Which is also a pity because of those of us who toil in the very lowest depths of what Johnson termed ‘the lower employments’ of the life lexicographical definitely need a bit of tutelary supervision. We are not helped, of course, by our own use of the word saint: Pierce Egan, revising Francis Grose’s Classical Dictionary of the Vulgar Tongue in 1823, defines the word as ‘a hypocrite’. This is hardly courting support.


Indeed, none of slang’s uses of ‘saint’ are very flattering. St Bernard: a very large, hairy penis (St Peter is a penis too, but seemingly of average dimensions); St George: sexual intercourse in the rear-entry position or with the woman on top and giving the phrase ‘ride a St George’ wherein the superior female is, of course ‘the dragon’. Sex is also found in Sallenger’s Round, properly ‘St Leger’s round,’ which was a dance and thus, like many ‘dances’ adapted as a name for fucking;  St Luke’s bird is an ox and St Marget’s ale water. Rhyming slang gives St Martin’s (le Grand), a hand, St Vitus’s dance, pants or trousers and St Louis blues, shoes. St Louis flats are also shoes: flat and moccasin-like, with a design on the toe – often that of a card suit – and once popular among jazz musicians and gamblers. Others of slang’s canonized notabilities are St Johnstone’s tippet, a hangman’s noose, a St John’s Wood dona, an up-market prostitute or kept woman (the London suburb being their residence of choice) and St Peter’s sons, petty thieves, who take anything they can lay their hands on.


GDoS Update #7: 31 July 2018

Welcome to the seventh and latest update to the online version of Green’s Dictionary of Slang.


As ever, some statistics: research over the last three months has added 311 new slang terms, 319 entries have been predated as to their currently recorded ‘first use’ and 2,839 new citations – including ante-dates, inter-dates and post-dates to reflect the continuing use of many terms –  have been uploaded. The database currently offers 55,003 headwords (within which are nested over 133,000 discrete words and phrases, underpinned by approximately 630,000 citations). All of this new material can be seen by subscribers; the changes that are reflected by the predates  are also shown in alterations in the approximate dating used in the absence of citations: for instance ‘late 19C’ to ‘early 19C’, ‘1980s+’ back to ‘1940s+’, and so on. But as ever, for those who want or need to access the detailed and continually evolving and expanding heart of the data, we have to recommend a subscription.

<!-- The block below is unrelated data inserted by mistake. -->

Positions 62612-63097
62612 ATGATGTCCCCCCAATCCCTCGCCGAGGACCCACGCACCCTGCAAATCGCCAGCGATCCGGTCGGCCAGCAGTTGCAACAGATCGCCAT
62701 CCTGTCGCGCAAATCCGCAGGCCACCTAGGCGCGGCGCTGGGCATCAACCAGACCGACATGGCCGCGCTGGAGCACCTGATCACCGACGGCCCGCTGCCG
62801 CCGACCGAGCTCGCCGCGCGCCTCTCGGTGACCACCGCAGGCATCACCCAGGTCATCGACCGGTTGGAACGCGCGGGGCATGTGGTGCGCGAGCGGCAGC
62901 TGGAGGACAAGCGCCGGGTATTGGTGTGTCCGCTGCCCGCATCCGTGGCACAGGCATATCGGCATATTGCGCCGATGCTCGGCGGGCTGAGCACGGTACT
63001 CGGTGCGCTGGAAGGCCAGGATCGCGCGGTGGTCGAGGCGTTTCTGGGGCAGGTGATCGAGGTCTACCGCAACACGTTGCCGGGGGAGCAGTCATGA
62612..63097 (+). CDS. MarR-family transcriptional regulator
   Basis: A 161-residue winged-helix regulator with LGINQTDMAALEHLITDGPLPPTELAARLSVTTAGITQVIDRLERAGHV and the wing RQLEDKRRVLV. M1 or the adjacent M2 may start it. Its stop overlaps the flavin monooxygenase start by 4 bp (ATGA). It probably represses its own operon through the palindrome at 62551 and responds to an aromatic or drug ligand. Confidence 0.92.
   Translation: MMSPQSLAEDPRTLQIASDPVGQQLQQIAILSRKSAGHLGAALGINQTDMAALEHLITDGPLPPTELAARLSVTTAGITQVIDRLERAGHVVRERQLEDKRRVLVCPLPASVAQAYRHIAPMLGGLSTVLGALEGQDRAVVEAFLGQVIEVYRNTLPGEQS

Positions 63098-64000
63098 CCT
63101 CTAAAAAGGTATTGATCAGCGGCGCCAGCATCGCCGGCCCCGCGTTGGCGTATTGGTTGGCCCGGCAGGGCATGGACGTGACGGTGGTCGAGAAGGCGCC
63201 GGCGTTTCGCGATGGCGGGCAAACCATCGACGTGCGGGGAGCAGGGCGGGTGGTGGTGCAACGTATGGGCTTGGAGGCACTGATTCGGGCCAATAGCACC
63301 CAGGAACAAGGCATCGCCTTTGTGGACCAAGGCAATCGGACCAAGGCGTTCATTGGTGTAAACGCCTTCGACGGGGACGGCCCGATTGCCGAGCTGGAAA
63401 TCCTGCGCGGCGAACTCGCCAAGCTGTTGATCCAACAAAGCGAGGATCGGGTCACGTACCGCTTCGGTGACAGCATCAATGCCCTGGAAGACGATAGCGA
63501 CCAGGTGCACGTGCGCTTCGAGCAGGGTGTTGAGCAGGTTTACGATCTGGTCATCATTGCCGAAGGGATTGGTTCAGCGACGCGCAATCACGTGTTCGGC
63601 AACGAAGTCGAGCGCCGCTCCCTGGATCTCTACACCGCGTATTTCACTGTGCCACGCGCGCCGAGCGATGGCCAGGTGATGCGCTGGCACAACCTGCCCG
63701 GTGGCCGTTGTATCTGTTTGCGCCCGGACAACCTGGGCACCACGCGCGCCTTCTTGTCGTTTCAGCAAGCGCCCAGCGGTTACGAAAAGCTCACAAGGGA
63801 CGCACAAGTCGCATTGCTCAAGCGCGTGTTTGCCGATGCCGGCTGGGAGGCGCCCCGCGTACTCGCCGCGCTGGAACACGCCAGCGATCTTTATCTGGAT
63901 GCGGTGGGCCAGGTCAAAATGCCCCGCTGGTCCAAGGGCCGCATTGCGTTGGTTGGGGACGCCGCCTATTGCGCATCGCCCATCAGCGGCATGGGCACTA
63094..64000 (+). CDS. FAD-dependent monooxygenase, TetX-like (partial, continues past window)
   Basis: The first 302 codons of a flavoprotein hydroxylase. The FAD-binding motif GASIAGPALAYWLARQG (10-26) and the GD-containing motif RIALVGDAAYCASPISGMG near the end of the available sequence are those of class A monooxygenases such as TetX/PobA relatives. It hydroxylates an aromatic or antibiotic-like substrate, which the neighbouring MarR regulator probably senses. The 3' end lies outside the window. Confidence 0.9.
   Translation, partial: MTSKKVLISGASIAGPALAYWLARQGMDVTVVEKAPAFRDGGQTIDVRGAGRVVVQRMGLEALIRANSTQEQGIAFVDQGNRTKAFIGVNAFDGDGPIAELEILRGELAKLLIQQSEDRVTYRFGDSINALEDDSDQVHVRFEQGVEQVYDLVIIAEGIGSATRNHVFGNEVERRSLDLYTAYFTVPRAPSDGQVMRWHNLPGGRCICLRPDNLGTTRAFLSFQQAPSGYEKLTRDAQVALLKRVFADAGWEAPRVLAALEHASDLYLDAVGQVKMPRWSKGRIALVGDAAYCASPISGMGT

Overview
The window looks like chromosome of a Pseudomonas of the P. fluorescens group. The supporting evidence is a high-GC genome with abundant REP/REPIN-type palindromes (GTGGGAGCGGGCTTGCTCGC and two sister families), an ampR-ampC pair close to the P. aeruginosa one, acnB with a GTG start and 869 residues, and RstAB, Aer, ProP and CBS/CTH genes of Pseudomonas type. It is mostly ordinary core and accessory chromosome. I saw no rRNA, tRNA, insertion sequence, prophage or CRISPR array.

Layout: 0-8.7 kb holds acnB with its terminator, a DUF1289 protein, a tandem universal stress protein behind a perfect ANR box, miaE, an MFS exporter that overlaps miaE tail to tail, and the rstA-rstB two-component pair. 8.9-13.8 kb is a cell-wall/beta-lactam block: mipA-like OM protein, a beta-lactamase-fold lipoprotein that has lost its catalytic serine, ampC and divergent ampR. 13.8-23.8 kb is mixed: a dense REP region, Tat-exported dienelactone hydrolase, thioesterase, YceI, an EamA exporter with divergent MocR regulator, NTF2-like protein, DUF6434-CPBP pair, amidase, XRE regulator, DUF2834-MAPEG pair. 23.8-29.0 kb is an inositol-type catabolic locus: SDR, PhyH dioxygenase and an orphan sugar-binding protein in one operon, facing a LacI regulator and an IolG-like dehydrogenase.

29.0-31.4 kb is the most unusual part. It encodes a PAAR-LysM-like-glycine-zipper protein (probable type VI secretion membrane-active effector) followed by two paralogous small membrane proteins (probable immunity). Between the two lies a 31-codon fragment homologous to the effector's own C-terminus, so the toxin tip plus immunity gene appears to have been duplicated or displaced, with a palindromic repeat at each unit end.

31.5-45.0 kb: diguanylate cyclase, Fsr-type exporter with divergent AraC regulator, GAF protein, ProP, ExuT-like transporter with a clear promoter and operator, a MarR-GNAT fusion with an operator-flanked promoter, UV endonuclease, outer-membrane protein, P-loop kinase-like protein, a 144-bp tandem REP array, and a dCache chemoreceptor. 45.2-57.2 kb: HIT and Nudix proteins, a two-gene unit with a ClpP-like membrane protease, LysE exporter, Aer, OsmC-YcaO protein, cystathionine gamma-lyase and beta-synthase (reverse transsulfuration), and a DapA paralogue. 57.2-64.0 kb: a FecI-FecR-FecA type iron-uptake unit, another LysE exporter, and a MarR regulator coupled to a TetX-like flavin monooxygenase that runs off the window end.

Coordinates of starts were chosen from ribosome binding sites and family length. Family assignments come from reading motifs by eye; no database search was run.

For an overview, with the fruits of the last quarter’s research in chronological order, all users of the dictionary can go here. This uses the same software as the Timelines of Slang. As usual the research has focused largely on newspaper databases, notably that held by the British Library, the US Library of Congress and, for Australia, Trove. These, by their nature, tend to look backwards in time, but there is also an on-going accretion of up-to-date slang. Thus there are also a substantial number of terms from UK drill music, state of the art as regards London slang, and, to go back to the other end of slang’s history, some 17th century pamphleteering, often credited to women authors.


New terms are marked in red, ante-dates in blue. The format has been improved: entries now link to the specific part of an entry, its sense and where pertinent its homonym number. Unfortunately the software does not permit click-through access (this is in development) , but users will be able to see which part of an entry has improved.



April 2018 Update + Hero of Slang 8: Billy Rowe

Welcome to the sixth and latest update to the online version of Green’s Dictionary of Slang.


As ever, some statistics: research over the last three months has added 301 new slang terms, 377 entries have been predated as to their currently recorded ‘first use’ and 2,775 new citations – including ante-dates, inter-dates and post-dates to reflect the continuing use of many terms –  have been uploaded. The database currently offers 54,873 headwords (within which are nested over 133,000 discrete words and phrases, underpinned by approximately 630,000 citations). All of this new material can be seen by subscribers; the changes that are reflected by the predates  are also shown in alterations in the approximate dating used in the absence of citations: for instance ‘late 19C’ to ‘early 19C’, ‘1980s+’ back to ‘1940s+’, and so on. But as ever, for those who want or need to access the detailed and continually evolving and expanding heart of the data, we have to recommend a subscription.